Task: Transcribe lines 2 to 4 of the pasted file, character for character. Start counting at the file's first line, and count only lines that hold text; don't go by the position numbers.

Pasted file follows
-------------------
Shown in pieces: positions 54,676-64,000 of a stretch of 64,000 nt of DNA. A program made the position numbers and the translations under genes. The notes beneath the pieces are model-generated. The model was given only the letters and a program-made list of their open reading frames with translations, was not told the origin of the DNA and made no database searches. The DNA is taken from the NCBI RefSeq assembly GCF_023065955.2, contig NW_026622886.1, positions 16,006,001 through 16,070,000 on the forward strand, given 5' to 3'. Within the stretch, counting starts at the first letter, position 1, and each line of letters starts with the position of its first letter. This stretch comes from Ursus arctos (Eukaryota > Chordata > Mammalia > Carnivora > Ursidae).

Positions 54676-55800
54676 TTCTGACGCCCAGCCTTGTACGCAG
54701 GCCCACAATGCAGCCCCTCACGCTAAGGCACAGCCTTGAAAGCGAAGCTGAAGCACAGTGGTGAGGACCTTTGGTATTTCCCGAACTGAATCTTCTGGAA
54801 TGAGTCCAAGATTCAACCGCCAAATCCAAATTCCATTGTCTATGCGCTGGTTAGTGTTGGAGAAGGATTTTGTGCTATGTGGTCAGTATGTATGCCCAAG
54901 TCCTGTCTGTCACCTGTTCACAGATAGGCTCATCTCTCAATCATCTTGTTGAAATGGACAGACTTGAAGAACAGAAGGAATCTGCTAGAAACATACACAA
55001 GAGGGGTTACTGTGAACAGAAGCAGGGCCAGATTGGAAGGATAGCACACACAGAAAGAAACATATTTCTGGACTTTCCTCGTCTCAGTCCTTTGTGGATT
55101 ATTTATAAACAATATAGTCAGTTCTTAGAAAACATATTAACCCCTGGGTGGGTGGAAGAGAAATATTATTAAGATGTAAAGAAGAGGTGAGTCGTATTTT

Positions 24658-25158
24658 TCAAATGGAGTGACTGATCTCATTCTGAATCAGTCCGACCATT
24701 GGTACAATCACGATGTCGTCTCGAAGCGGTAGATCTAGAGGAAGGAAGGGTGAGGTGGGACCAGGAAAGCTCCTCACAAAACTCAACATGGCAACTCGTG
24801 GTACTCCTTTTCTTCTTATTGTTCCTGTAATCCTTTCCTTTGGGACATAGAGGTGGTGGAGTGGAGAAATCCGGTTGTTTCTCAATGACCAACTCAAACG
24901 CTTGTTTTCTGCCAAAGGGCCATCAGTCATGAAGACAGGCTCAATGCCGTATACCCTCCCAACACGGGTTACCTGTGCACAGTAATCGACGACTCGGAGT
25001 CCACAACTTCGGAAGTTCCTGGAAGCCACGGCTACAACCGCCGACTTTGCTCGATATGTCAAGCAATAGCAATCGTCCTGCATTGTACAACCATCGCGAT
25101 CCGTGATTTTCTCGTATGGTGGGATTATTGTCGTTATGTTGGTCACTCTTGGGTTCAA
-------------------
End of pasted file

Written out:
Positions 54676-55800
54676 TTCTGACGCCCAGCCTTGTACGCAG
54701 GCCCACAATGCAGCCCCTCACGCTAAGGCACAGCCTTGAAAGCGAAGCTGAAGCACAGTGGTGAGGACCTTTGGTATTTCCCGAACTGAATCTTCTGGAA